I found out that I was pregnant on my 38th birthday! Despite planning and trying for a baby we were still in shock, speechless, and laughing hysterically. I needed to be certain before I let myself enjoy it so I ended up taking 4 pregnancy tests and booked an early scan that confirmed that my husband Bogdan and I would finally have a family!
My pregnancy went well – I wasn’t sick. I could eat anything I wanted. But by 7 months I looked as if I was 9 months pregnant! During the last month I had to wear flip flops to work and as a qualified Social Worker I didn’t feel comfortable at all.
I was induced 3 times and, finally, after 22 hours of painful labour and a scare due to the drop in my baby’s heart beat, I had a C section.
I was very weak and I had a crying baby when everyone else’s on the ward seemed so quiet and appeared to sleep so well. Not being able to respond immediately and having to ask someone to pick him up for me initially after the C section was not how I pictured my first few moments of motherhood would be.
Those expectations we have, the comparisons we inevitably make with other parents and the actual, real life unexpectedness of real life parenting are what pushed me to combine my experiences as a mum and a social worker and family coach to provide this service. I know what it’s like but I also know some strategies that may help.
Feeding has always been a worry and just like my journey through pregnancy – it started well….
I struggled with breast feeding and at 4 weeks we realised Ray was tongue tied. We introduced a bottle but the pressure on mums to breast feed is often huge. I found a balance with the support of my family and used both bottles and breast. I felt happier but then, at 3 months, he had teeth so bottles became the norm. Bottles bought new ‘joy’ because we realised Ray was lactose intolerant so then it became a challenge to find the right milk for him. Again, a constant worry, and a constant feeling of guilt.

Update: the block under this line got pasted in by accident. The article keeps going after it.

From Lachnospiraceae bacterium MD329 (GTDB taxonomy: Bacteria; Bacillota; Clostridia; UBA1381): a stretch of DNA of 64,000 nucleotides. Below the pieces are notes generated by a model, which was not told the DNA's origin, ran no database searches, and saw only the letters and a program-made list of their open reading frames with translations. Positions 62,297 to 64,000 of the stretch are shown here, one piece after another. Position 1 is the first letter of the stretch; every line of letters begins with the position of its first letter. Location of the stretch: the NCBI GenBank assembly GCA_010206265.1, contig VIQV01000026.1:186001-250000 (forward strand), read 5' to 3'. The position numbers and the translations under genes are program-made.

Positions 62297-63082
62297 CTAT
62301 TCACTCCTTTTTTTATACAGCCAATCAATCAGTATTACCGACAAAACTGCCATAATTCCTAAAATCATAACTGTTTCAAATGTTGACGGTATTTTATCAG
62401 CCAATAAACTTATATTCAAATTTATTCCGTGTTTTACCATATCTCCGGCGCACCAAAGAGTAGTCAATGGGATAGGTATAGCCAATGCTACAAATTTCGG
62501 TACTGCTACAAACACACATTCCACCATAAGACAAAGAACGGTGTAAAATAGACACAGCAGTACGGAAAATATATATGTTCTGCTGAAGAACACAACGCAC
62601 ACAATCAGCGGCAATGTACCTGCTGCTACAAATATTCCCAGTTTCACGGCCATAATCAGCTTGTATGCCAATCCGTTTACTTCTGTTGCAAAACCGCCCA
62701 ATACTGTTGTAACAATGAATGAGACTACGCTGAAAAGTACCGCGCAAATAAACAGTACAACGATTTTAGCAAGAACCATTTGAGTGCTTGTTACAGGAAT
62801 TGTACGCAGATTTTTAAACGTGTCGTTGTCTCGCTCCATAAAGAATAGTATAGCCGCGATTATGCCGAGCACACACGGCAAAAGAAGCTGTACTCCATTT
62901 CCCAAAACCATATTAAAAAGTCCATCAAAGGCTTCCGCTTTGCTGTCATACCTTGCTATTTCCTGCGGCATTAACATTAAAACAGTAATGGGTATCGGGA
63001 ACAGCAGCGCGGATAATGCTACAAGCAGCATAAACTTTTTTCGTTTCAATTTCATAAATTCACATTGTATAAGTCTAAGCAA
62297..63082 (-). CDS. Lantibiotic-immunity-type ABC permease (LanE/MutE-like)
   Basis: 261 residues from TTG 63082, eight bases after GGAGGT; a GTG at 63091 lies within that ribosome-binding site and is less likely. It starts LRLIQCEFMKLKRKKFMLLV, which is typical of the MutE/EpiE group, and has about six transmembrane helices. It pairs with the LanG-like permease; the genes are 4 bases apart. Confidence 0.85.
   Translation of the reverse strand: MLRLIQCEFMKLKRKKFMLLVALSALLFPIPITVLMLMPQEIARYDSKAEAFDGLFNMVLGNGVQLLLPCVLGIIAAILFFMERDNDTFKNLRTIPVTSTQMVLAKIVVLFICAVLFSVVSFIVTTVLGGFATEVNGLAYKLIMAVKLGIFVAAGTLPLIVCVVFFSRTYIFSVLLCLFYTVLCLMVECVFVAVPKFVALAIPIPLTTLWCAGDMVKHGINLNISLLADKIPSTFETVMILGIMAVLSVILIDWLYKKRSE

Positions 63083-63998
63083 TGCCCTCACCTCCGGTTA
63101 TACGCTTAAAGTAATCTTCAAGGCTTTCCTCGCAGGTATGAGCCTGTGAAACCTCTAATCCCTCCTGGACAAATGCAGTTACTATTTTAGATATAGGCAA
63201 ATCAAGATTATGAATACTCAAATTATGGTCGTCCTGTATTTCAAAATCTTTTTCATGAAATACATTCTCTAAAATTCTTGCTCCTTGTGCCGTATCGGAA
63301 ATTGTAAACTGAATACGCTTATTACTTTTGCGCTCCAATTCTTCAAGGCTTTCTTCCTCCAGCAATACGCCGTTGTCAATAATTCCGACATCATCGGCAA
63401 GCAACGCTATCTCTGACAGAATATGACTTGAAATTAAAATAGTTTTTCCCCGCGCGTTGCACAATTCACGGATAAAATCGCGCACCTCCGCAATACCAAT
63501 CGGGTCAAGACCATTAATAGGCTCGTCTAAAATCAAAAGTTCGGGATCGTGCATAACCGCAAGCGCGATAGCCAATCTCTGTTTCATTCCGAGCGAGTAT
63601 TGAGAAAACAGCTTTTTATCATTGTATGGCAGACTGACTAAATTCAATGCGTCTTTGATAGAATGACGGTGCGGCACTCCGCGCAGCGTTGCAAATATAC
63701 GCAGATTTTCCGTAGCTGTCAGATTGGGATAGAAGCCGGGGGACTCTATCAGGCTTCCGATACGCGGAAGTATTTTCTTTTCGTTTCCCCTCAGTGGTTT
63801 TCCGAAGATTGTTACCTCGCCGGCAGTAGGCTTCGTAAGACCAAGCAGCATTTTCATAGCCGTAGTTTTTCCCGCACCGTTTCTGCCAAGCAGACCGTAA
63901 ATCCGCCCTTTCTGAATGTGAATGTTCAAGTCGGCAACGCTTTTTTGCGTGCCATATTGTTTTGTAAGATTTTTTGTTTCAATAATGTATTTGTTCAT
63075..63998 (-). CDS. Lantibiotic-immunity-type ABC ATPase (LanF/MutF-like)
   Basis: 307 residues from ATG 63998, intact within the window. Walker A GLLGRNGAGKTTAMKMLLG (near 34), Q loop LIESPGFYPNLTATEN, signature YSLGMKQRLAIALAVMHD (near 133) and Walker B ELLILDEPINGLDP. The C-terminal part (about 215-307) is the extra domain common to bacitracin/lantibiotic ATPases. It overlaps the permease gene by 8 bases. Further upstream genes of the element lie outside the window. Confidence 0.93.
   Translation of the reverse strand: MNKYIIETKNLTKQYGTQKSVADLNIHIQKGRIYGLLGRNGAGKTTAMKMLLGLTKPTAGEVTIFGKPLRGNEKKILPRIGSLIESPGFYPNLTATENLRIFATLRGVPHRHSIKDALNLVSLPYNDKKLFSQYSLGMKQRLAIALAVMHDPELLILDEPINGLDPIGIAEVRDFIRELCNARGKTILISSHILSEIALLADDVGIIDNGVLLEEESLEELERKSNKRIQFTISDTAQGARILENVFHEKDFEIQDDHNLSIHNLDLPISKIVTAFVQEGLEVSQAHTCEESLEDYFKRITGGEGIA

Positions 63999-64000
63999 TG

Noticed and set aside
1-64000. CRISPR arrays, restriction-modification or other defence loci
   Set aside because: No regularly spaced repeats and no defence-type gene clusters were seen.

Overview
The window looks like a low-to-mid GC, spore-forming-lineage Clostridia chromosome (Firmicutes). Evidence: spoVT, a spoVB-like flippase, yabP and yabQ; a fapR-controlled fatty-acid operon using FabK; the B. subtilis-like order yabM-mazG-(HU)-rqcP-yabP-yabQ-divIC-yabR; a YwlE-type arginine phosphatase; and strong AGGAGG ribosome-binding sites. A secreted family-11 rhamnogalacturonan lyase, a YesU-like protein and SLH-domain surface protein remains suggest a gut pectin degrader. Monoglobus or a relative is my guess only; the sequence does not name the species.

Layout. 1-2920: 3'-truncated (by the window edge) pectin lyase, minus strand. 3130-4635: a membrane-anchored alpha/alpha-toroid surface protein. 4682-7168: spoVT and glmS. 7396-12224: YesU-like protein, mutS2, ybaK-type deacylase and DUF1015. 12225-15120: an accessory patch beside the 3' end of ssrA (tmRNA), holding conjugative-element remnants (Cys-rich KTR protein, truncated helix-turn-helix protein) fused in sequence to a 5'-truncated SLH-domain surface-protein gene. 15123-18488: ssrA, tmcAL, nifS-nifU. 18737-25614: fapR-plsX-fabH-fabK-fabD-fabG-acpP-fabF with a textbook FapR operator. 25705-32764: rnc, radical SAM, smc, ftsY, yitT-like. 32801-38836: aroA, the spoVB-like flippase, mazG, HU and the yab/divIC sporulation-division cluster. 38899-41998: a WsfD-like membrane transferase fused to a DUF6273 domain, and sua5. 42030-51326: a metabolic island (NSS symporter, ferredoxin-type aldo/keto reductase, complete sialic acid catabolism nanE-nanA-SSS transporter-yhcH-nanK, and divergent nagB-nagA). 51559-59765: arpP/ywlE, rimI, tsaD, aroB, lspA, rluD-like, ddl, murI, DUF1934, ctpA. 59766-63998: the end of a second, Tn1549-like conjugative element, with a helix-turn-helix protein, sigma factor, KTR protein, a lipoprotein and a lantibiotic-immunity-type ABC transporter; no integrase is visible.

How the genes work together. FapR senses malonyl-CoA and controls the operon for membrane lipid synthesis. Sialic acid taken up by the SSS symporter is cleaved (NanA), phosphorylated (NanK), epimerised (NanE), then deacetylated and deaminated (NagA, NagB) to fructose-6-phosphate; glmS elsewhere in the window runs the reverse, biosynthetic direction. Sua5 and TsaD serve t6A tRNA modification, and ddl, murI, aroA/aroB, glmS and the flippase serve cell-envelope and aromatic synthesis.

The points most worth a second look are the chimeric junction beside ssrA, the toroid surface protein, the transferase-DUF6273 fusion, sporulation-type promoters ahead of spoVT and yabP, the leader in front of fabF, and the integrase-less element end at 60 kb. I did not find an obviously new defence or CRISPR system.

Time for solids and, again it started well. I was drawn into a false sense of security but after a month of food he had loved a day before, they were thrown on the floor and refused! I kept going. He was keen to play with food and I was starting to see the foods he liked. I’ve learnt to keep his favourites in stock in the freezer so if he really won’t eat what I have given him I know I have a backup. Again, there it was; the guilt and the worry. But most of all I know with a sinking heart that on the days he doesn’t want to eat I know he won’t sleep…
Ironically one thing that was consistent for us as a family is that sleeping has always been inconsistent.
During lockdown it has been better but he only wants me.
One quarter of his life has been in lockdown, so although I know he is a smiley, happy, sociable child I worry he is too reliant on me. I have still been using online Sing and Sign that I started when playgroups were allowed but for Ray and a lot of new families our babies are growing up with social distancing.
And that brings me to Social distancing with Toddlers – how does that work? That is a whole new level of guilt and anxiety that a lot of mums have never had to face.
Recently we went to an outdoor birthday party. With one walker and two crawlers it was hard. Initially Ray cried and I really saw the effect of social distancing. To start with they all struggled and did their own thing. After a while, they wanted to play and chase and share toys and my worry then was – do we stop them? What’s more important; social development or Covid-19 safety?
Ray is a very cute and smiley baby and I often have the dilemma of people stopping to chat and say how sweet he is and most of the time it’s not at a two metre distance. Do I become the mum who shields their child?
Everything is open to interpretation – how you parent is linked to your anxieties, your own sense of responsibility and your beliefs. Your own parenting may also have had a massive impact on your fears and anxieties as a mum.
Inconsistency in your child’s development and the inconsistencies in the world around you can make you very anxious as parent. We naturally compare and we also want to protect. I thought I was a LOT more laid back than I am and Covid-19 has flagged up for me just how protective I feel of Ray.
At the same time, I want to share with you that it’s healthy to have these feelings.
It’s when the feelings get overwhelming, and they stop you living your life, that it’s time to reach out and ask for help.
That’s why I’m here.
As ever, my message to you is to reach out if you need to. As one mum to another mum I know just how important that can be.